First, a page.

From Louis Riel to Jean Lessage, we have loosened our collars
From the white squares of inheritance to the red squares of discontent

It’s a language to the four winds, leaving traces and offspring
A bit of France, a lot of time, our America has grown large

Amériquois, voyagers, multiracial Quebekana
With our loves, our courage, to imprint our songs with the landscape

L’auberge / The Inn
Traditional lyrics and music from Serge Thériault’s repertoire

The other day at an inn, with several of my friends
I spent the night drinking, my mistress by my side

I like to drink, I pride myself on it/I want to use my money well
I’m always even-tempered/I take time as it comes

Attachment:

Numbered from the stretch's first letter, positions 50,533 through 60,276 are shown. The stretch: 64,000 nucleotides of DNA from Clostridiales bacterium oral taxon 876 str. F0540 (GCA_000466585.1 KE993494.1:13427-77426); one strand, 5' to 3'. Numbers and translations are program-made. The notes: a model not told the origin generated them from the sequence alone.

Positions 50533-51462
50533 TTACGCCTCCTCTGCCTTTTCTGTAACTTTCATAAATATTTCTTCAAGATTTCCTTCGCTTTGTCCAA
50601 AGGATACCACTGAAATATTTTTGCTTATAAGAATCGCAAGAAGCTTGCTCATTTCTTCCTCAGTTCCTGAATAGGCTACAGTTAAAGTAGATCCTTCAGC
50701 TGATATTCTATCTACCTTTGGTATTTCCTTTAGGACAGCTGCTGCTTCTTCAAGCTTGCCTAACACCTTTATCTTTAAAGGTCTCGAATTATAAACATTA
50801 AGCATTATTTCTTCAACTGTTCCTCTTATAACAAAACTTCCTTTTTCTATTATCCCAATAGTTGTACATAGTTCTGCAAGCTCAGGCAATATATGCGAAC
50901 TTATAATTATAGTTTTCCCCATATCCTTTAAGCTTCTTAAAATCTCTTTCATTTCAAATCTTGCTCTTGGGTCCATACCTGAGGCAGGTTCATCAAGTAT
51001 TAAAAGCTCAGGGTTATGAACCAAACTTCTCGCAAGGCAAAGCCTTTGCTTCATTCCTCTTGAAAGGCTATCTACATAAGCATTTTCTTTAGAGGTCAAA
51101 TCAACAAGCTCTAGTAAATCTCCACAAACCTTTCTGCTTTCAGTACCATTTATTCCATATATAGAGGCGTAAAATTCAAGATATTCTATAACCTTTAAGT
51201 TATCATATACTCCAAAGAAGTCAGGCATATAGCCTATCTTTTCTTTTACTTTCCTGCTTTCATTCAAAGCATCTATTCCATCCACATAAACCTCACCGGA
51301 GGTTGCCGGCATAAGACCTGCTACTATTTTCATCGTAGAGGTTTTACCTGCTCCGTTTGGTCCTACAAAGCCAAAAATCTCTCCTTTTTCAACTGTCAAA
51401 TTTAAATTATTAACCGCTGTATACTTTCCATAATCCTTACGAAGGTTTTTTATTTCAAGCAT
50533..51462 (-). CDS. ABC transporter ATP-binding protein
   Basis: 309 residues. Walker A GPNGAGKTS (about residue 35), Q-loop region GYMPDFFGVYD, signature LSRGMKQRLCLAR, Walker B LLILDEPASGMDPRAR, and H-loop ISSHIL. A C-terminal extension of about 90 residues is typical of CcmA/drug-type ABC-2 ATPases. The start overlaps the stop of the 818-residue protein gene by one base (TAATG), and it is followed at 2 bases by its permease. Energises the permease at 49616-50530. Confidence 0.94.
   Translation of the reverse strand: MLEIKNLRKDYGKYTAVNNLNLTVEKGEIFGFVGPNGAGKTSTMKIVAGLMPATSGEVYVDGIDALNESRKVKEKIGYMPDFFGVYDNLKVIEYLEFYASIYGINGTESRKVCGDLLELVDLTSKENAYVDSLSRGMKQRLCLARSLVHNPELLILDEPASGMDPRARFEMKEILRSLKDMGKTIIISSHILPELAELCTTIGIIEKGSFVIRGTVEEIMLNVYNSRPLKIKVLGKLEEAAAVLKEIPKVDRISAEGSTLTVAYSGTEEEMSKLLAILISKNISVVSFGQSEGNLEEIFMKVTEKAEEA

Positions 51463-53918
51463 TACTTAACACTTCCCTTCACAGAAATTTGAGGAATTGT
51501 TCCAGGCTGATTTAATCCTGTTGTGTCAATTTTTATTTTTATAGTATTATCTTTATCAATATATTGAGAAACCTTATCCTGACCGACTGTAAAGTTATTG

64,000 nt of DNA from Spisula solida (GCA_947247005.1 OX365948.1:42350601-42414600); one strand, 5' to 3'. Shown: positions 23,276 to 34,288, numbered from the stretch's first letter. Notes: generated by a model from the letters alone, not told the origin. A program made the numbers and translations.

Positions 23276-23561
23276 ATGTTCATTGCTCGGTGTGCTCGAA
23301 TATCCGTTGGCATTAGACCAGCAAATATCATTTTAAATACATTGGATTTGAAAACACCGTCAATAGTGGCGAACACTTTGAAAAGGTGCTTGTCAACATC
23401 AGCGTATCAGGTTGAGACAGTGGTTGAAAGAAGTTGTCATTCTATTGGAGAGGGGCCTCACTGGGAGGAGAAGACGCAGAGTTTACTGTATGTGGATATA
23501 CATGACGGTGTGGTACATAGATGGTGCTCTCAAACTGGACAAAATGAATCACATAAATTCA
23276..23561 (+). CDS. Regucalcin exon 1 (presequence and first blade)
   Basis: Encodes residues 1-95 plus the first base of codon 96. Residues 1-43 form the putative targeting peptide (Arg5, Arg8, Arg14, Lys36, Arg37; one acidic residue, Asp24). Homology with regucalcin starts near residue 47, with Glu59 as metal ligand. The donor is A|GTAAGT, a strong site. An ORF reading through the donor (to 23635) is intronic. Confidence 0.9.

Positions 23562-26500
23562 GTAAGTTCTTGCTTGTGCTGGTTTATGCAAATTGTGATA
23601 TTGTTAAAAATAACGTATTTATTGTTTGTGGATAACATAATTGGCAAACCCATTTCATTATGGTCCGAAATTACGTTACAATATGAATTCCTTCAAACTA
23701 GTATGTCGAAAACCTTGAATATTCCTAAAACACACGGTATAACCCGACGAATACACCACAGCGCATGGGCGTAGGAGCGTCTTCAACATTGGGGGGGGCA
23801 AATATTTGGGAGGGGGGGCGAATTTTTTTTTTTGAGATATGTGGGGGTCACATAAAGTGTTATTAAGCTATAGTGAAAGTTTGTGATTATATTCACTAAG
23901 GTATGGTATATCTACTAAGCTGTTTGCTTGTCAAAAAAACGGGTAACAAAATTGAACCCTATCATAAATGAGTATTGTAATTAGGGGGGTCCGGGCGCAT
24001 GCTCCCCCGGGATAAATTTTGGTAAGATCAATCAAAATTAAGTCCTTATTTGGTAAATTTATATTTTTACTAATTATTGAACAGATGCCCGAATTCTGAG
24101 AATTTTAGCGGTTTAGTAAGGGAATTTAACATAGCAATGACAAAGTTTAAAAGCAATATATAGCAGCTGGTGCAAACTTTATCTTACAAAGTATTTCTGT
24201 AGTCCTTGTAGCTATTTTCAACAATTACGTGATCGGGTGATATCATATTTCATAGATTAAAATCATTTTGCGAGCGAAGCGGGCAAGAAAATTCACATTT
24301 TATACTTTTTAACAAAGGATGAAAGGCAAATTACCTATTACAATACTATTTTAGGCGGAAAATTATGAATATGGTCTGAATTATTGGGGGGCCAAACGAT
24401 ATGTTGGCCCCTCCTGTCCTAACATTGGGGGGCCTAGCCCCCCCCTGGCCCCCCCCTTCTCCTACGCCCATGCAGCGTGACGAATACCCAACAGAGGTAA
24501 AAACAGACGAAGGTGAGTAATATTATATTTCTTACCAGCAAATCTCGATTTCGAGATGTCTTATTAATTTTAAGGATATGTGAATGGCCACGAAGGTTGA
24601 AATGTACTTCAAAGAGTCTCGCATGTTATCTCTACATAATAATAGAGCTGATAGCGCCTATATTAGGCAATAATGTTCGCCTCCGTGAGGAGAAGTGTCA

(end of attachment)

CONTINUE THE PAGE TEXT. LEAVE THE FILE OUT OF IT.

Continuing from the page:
Every day my mother scolds me, she calls me a libertine
She tells me that I’m in the world to cause her grief

Let the black robes pass, let the hymns proceed
We’ll tell them that we are drinking all their heirs’ money

The other day at an inn, with several of my friends
They are folks like us who get inebriate themselves on drink

The beadle, that great drunkard, does he drink like the rest?
Will he drink in the next world as he drank among us?

 


3 thoughts on “Le Vent du Nord: 20 Printemps

  1. Congratulations for the great and wide job of each of
    those artists: I learn a lot!